© 2011 – Routledge
Sandra Smidt takes the reader on a journey through the key concepts of Jerome Bruner, a significant figure in the field of early education whose work has spanned almost a century. His wide-ranging and innovative principles of early learning and teaching are unpicked here using everyday language and the links between his ideas and those of other key thinkers of the twentieth and twenty-first centuries are revealed.
Introducing Bruner is the companion volume to Introducing Vygotsky and is an invaluable work for anyone involved with children in the early years. The introduction of Bruner's key concepts is followed by discussion of the implications of these for teaching and learning. This accessible text is illustrated throughout with examples drawn from real-life early years settings and the concepts discussed include:
The book also looks, crucially, at what those working or involved with young children can learn from Bruner, and includes a helpful glossary of terminology. This fascinating insight in to the life and work of a key figure in early years education is essential reading for anyone concerned with the learning and development of young children.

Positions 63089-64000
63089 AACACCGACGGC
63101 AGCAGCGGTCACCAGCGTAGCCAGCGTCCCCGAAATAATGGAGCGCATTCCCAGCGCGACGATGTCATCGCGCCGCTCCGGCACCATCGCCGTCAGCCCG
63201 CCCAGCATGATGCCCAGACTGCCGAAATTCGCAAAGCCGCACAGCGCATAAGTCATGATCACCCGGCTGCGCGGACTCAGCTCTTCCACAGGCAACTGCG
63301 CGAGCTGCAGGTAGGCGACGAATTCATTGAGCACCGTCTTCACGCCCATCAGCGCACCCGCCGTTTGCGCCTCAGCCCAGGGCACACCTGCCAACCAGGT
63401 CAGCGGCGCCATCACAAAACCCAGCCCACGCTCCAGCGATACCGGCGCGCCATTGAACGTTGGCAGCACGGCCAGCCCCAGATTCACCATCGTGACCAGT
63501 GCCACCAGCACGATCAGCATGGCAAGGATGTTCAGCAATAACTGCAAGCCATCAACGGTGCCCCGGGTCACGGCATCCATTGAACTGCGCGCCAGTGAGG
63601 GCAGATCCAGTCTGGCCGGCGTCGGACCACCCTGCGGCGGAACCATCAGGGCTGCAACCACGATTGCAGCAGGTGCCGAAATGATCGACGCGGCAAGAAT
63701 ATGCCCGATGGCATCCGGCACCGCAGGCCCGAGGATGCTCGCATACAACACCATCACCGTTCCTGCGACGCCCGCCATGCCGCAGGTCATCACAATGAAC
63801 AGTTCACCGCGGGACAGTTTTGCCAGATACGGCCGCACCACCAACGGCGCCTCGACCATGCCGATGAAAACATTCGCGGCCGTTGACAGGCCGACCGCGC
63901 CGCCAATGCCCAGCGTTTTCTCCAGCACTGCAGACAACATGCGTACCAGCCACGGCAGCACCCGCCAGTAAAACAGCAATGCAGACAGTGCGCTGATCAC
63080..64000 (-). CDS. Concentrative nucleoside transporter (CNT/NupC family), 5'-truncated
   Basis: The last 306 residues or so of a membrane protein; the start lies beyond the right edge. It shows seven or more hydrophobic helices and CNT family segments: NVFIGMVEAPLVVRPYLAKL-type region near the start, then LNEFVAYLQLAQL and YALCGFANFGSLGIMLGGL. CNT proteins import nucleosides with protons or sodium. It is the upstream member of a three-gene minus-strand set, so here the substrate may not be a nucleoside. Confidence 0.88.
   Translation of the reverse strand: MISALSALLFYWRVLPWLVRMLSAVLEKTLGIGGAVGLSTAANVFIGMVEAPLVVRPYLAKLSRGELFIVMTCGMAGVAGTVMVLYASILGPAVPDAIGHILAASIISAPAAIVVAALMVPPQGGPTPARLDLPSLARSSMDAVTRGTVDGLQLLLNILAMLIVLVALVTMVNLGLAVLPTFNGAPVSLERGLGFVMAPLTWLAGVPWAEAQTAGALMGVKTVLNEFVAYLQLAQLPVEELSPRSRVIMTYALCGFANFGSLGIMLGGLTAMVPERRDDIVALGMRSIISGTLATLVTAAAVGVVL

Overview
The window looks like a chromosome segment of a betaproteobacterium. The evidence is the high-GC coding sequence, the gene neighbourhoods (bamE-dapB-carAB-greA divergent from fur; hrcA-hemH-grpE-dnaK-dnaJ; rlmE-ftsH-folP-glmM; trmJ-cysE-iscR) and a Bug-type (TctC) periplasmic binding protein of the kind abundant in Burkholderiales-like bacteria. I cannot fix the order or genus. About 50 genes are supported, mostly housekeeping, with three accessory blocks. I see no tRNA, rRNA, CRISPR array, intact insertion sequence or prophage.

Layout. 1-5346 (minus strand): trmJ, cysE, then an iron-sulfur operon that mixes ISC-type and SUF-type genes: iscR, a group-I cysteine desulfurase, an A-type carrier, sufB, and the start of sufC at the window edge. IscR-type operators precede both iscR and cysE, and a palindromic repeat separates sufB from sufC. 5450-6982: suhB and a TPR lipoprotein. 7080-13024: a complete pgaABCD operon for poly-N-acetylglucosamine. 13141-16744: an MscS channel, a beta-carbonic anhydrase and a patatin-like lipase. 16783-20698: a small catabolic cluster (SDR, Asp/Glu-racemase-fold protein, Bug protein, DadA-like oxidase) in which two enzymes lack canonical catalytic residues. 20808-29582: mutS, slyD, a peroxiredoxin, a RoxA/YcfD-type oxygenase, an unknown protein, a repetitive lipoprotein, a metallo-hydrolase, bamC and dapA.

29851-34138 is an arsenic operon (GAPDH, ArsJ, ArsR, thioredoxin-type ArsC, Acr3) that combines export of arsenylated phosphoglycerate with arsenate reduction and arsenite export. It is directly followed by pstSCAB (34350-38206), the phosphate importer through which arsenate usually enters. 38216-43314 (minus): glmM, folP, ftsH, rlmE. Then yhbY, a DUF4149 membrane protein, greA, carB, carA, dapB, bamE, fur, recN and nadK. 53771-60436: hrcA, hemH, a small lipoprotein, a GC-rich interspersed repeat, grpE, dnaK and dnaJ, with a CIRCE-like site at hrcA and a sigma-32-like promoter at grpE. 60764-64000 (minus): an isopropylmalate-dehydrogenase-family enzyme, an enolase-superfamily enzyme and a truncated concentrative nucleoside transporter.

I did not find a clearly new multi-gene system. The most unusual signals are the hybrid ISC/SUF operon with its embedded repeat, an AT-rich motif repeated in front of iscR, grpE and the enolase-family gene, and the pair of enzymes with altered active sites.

Introduction Glossary 1. The early life and times of Jerome Bruner 2. The life of the mind of Jerome Bruner 3. Mind and meaning 4. Brilliant babies 5. From communicating to talking 6. Learning to name and reference 7. Learning to ask and to question 8. Pedagogy: Teaching and Learning 9. Narrative: the making of stories A final word
Sandra Smidt’s insightful series focuses on the seminal work of early childhood writers who have heavily influenced thinking and practice in this field. The titles are guides for both practitioners and students in early years education and care and are written in everyday language to make complex ideas accessible. The authors helpfully draw on a range of illustrative and relevant case studies and maintain a global rather than a local or national perspective, with examples of thinking and practice from around the world.